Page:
IT analysts have predicted the end of the desktop, when laptops would become the computing standard for mobile workers and cube-dwellers alike. But with advancements in converged devices (which combine wireless phone, PDA and applications such as e-mail), it’s not a stretch to imagine the death of the laptop as well.
“In three years, more people are going to be using smart phone devices than laptops in some cases,” says Richard LeVine, an expert in mobile device security with Accenture.
In the 1990s, laptops were a status symbol for executives. But CIOs report they are replacing laptops for executives and salespeople with converged devices. While vacationing, Joe Kraus, senior VP and CIO of Intelsat, talks on his Treo 600. Kraus can also send and receive e-mail, and manage his calendar without needing a hardwired connection for a laptop.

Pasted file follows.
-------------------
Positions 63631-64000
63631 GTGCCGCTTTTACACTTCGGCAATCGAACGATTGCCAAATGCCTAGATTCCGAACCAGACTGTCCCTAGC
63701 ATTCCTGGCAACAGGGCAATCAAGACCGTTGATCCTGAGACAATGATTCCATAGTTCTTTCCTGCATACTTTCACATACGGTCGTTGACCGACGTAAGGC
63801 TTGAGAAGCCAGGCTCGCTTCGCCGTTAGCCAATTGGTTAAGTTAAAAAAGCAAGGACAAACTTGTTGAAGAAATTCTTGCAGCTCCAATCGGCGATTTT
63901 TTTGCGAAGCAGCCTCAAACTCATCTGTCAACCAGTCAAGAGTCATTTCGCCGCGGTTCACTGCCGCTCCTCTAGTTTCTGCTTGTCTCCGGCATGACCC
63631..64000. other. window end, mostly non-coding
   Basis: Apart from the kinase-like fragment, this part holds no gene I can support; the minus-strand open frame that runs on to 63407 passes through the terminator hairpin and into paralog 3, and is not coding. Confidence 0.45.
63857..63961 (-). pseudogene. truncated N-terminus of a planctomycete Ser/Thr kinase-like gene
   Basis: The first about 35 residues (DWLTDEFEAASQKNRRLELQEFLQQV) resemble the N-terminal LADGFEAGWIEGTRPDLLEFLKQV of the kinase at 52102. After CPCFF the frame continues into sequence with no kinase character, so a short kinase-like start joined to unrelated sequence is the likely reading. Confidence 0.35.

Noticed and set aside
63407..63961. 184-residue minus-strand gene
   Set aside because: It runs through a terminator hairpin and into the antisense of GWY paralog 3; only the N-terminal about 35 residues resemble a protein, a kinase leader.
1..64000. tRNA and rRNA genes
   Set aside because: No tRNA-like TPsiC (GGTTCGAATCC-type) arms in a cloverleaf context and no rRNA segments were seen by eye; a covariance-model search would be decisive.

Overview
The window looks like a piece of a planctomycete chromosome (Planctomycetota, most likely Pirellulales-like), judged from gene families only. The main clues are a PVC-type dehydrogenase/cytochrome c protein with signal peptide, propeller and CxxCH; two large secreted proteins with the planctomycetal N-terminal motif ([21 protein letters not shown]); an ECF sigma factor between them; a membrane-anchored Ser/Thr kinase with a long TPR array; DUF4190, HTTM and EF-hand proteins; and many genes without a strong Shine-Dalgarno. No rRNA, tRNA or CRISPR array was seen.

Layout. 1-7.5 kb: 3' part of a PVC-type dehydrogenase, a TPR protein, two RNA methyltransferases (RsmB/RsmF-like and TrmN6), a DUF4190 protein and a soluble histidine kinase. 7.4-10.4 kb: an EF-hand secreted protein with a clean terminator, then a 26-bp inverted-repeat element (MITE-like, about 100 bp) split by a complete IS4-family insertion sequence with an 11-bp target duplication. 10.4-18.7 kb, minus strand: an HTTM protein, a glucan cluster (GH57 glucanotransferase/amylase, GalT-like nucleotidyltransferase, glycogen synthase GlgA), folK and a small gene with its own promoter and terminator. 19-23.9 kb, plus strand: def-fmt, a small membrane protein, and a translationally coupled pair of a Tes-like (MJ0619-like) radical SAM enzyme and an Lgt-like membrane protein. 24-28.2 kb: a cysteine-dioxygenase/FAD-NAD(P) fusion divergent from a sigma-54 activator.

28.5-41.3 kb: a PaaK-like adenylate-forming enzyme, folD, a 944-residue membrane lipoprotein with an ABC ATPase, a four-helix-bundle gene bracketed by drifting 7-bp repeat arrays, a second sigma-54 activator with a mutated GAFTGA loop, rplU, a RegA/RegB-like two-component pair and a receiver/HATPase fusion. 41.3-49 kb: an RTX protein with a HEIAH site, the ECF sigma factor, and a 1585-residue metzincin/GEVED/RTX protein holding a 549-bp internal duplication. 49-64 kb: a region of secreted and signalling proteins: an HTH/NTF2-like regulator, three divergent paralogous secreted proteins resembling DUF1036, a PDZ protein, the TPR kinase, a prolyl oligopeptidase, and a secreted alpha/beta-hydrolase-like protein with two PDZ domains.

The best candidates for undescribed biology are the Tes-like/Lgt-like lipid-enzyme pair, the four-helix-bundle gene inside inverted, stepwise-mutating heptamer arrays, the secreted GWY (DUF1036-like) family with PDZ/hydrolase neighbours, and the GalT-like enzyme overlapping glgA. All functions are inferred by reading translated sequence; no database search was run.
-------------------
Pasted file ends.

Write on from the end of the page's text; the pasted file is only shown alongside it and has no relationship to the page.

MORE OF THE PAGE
But the small devices do have limitations. “Did you ever try to type a long message on one of these?!” Kraus writes in an e-mail. Many heavy-duty applications will always require a laptop’s functionality.
Laptop makers say they’re not worried. “Notebooks and handhelds are optimized to do different things,” says Carol Hess-Nickels, Hewlett-Packard’s director of business notebook marketing.
Meanwhile, technology marches on. To learn about how to manage mobile devices, turn to “Mastering Mobile Madness,” on Page 74.